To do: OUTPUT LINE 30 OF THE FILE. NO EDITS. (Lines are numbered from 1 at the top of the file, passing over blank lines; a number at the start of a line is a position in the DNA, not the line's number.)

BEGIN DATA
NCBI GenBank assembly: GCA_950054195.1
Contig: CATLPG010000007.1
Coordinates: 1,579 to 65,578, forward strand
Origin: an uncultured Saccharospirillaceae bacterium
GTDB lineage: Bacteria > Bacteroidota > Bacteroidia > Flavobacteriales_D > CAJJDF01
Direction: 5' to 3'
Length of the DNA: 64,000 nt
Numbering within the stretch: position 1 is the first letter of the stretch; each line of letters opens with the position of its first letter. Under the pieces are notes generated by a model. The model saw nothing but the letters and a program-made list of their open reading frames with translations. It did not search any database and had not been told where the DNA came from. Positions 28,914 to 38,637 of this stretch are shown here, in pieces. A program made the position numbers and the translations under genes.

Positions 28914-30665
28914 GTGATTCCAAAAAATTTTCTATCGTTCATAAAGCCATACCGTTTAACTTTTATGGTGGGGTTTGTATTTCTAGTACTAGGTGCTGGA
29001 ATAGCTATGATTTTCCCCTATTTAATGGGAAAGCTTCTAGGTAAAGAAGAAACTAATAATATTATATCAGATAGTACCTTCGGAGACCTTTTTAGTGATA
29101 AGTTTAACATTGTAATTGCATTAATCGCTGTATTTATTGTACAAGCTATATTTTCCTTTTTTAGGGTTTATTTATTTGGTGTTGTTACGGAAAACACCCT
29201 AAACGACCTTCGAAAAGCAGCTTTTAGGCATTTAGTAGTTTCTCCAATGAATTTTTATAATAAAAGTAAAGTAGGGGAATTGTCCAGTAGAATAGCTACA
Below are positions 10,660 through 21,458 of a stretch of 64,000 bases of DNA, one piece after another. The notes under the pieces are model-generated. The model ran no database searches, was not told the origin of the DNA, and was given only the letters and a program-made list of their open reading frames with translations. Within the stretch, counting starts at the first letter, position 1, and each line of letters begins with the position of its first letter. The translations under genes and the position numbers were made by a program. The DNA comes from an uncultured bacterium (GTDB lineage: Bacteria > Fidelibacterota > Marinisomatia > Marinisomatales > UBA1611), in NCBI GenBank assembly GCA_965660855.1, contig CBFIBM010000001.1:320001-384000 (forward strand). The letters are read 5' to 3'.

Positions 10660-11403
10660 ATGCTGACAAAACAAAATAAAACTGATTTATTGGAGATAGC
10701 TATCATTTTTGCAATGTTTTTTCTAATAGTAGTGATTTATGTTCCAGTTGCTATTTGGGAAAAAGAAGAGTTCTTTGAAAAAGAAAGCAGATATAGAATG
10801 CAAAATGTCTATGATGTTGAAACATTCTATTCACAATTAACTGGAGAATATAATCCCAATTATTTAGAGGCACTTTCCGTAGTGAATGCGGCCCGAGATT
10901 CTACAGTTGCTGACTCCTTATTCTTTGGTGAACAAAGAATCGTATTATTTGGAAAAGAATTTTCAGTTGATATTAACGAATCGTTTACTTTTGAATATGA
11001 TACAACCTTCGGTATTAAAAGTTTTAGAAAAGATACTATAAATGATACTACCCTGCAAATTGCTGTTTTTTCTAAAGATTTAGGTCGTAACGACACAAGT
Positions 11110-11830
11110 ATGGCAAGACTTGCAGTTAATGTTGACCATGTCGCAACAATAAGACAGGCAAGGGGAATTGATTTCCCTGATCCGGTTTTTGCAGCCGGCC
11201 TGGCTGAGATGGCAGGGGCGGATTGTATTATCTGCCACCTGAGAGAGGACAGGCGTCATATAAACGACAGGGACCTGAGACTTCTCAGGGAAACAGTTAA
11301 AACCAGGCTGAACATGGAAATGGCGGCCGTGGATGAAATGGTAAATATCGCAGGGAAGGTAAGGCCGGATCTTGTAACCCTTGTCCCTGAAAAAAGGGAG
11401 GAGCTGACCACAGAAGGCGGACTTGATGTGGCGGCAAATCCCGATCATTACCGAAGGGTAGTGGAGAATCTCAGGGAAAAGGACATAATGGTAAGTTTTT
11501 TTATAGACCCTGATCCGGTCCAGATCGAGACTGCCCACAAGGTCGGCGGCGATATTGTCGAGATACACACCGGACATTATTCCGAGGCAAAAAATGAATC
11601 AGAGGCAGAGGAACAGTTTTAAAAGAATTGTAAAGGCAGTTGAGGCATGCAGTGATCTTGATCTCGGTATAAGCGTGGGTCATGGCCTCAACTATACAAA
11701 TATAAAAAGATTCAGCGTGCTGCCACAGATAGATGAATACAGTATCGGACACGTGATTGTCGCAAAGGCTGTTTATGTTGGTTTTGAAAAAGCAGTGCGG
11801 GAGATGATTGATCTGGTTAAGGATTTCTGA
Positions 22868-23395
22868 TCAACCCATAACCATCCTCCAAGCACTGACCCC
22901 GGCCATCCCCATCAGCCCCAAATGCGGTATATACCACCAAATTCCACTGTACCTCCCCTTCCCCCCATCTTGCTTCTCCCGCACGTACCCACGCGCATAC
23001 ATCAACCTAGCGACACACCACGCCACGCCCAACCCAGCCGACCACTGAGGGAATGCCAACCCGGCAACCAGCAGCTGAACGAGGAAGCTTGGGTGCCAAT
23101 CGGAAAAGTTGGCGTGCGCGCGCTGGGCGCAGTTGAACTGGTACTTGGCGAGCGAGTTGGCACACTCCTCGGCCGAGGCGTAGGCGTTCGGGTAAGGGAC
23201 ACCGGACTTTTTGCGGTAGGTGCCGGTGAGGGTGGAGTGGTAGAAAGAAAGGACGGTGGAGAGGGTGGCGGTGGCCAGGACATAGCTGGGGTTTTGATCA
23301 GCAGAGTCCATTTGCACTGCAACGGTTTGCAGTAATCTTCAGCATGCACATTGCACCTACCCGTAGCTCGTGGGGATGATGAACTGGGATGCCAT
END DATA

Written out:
Positions 22868-23395